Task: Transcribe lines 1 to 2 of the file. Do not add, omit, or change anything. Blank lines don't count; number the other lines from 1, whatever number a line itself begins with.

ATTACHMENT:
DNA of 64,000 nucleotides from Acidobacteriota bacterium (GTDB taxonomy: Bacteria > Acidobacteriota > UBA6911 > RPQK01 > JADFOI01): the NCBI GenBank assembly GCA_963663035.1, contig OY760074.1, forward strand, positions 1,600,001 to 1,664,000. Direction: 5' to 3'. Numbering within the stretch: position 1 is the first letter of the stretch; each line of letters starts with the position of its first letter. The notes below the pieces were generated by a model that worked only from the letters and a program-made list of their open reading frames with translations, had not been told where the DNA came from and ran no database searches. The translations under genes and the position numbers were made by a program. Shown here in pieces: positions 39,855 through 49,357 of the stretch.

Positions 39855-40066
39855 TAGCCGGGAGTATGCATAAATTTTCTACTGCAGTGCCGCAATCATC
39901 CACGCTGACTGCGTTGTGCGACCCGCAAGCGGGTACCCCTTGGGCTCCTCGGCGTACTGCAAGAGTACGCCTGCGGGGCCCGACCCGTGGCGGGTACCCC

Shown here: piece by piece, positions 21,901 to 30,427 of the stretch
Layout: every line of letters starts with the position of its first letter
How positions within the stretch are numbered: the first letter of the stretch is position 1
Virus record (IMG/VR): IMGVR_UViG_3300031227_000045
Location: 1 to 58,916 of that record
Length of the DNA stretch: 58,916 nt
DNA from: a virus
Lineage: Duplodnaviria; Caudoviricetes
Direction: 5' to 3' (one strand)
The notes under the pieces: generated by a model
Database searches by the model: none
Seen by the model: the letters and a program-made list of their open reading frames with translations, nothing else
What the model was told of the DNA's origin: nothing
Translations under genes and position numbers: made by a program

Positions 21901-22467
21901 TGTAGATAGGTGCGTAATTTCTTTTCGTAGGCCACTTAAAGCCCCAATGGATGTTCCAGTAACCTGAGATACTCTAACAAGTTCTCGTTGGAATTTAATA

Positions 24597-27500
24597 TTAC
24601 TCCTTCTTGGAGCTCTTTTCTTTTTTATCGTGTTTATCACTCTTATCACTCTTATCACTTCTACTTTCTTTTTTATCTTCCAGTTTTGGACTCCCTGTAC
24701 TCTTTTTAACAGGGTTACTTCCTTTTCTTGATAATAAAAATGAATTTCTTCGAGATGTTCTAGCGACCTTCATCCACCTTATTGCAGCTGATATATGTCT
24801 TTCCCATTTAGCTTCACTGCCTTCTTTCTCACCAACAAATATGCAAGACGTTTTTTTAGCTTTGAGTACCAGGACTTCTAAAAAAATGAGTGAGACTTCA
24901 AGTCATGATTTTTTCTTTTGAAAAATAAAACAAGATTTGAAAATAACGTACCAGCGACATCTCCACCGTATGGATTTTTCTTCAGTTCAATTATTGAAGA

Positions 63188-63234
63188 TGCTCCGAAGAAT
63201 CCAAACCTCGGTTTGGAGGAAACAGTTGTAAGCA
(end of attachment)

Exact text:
DNA of 64,000 nucleotides from Acidobacteriota bacterium (GTDB taxonomy: Bacteria > Acidobacteriota > UBA6911 > RPQK01 > JADFOI01): the NCBI GenBank assembly GCA_963663035.1, contig OY760074.1, forward strand, positions 1,600,001 to 1,664,000. Direction: 5' to 3'. Numbering within the stretch: position 1 is the first letter of the stretch; each line of letters starts with the position of its first letter. The notes below the pieces were generated by a model that worked only from the letters and a program-made list of their open reading frames with translations, had not been told where the DNA came from and ran no database searches. The translations under genes and the position numbers were made by a program. Shown here in pieces: positions 39,855 through 49,357 of the stretch.

Positions 39855-40066